Private credit transparency issues could threaten the entire lending market

Ratings agency S&P Global Ratings warns that no one knows how private credit will fare in a credit crisis due to its lack of transparency, and private credit performance issues could spill over into the much larger market. syndicated loans.

In a Feb. 9 private credit report, S&P said it was difficult to assess the extent of long-term risk and the vulnerability of borrowers in the event of a credit crisis. Much depends on the credit underwriting, portfolio management and restructuring capabilities of asset managers, according to the report.

S&P has analyzed the companies in the middle market secured loan bond portfolio. The vast majority of enterprises, 94%, were privately owned. The report says most of the companies it reviewed had “a low or vulnerable business risk profile” due to their relatively small size. S&P calculated that the companies’ median earnings before interest, taxes, depreciation and amortization was $24 million and their median adjusted debt was about $175 million.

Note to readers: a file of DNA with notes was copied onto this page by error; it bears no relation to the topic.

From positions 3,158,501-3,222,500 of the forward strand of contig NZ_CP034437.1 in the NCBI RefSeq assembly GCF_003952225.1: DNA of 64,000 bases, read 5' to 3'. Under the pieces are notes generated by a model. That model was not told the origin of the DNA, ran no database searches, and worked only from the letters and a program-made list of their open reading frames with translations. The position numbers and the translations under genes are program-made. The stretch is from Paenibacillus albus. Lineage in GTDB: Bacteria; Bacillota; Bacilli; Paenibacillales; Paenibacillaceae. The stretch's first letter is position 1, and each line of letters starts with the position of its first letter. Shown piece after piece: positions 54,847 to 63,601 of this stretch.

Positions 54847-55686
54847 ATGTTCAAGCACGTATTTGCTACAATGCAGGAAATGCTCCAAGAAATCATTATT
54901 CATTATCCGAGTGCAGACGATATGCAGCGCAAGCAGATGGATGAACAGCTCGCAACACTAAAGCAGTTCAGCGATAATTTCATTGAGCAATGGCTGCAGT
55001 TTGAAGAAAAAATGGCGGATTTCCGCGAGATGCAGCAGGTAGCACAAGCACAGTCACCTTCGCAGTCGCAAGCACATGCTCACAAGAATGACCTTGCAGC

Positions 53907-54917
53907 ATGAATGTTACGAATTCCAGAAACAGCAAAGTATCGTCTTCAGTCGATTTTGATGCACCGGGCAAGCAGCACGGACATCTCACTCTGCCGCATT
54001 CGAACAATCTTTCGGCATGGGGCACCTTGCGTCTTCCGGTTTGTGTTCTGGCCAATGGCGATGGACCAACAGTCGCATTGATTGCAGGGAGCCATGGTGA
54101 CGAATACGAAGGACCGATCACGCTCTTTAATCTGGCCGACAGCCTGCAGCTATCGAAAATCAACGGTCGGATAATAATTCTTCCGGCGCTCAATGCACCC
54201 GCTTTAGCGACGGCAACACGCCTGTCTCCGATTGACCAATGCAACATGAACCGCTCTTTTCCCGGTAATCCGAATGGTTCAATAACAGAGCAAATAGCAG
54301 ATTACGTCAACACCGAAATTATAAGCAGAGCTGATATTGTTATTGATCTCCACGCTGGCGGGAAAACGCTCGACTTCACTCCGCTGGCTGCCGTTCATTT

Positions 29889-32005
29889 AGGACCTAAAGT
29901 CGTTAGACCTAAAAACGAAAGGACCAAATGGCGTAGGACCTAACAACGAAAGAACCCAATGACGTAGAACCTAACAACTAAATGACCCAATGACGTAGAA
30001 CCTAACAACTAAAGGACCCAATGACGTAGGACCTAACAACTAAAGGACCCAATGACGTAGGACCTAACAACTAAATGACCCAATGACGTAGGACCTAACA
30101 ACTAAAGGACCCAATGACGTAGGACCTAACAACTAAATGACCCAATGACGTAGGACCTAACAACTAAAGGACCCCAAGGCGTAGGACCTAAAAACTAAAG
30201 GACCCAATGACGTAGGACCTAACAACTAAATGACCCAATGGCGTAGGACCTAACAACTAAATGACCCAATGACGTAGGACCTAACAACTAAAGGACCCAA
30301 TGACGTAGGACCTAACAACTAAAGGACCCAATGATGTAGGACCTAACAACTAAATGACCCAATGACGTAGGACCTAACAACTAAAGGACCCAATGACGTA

Three-quarters of companies analyzed by S&P received a credit valuation rating of b-, one of the lowest rating levels in the company.

Another risk is that no one knows for certain the size of the private credit market and “who ultimately owns the risk”, due to the growing investor base and the wide spread of loans across managers’ portfolios. private credit companies, business development companies and CLOs, S&P said.

“As a result, problems in the private markets could spill over into the more transparent and much larger syndicated market,” the report concludes.

And private credit a relatively new market, which began its massive growth in the years following the global financial crisis of 2008-2009, the rating agency noted.

“The resilience of this (private direct lending) market was not truly tested during a protracted credit crisis,” S&P said.

Priscilla C. Carnegie